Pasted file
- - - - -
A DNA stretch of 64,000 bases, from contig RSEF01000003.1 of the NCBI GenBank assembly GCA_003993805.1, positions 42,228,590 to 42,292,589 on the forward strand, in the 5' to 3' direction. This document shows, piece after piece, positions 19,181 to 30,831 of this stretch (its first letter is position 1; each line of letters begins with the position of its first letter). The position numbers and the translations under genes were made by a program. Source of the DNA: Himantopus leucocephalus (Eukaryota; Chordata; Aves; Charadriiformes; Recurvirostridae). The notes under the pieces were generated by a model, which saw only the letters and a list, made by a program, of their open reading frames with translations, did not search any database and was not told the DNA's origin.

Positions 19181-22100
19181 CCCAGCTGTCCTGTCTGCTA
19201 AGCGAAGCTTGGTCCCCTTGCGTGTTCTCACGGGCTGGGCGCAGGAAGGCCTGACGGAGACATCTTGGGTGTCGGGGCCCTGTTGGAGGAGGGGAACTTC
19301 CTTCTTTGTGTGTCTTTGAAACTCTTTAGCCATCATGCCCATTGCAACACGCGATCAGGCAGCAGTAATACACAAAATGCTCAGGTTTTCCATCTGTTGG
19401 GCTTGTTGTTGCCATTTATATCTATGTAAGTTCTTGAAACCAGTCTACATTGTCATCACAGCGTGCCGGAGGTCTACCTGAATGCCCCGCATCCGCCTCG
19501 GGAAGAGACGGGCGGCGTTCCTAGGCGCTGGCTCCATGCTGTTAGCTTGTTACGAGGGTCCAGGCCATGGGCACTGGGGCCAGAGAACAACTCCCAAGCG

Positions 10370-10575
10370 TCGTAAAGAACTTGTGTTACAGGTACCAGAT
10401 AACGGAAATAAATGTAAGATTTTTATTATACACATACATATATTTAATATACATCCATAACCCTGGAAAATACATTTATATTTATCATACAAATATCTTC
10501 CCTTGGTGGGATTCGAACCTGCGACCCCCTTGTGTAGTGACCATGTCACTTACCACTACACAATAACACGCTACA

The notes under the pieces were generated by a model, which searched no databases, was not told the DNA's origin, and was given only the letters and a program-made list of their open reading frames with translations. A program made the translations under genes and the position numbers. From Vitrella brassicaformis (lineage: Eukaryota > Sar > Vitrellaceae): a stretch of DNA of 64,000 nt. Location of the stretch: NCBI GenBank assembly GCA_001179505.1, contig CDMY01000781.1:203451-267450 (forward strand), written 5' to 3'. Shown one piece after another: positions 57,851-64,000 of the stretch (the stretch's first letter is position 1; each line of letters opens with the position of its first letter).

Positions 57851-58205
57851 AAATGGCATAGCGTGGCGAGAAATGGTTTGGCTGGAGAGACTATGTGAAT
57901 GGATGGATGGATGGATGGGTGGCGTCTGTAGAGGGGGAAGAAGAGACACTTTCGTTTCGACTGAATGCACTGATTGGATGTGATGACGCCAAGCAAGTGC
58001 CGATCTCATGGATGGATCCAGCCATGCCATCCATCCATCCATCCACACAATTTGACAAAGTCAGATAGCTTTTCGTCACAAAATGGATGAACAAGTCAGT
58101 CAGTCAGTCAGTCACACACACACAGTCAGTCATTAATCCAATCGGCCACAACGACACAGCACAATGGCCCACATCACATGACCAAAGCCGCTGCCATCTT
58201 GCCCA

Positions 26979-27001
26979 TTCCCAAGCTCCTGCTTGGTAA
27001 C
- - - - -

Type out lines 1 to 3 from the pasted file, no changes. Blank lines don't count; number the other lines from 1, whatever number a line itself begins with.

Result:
A DNA stretch of 64,000 bases, from contig RSEF01000003.1 of the NCBI GenBank assembly GCA_003993805.1, positions 42,228,590 to 42,292,589 on the forward strand, in the 5' to 3' direction. This document shows, piece after piece, positions 19,181 to 30,831 of this stretch (its first letter is position 1; each line of letters begins with the position of its first letter). The position numbers and the translations under genes were made by a program. Source of the DNA: Himantopus leucocephalus (Eukaryota; Chordata; Aves; Charadriiformes; Recurvirostridae). The notes under the pieces were generated by a model, which saw only the letters and a list, made by a program, of their open reading frames with translations, did not search any database and was not told the DNA's origin.

Positions 19181-22100
19181 CCCAGCTGTCCTGTCTGCTA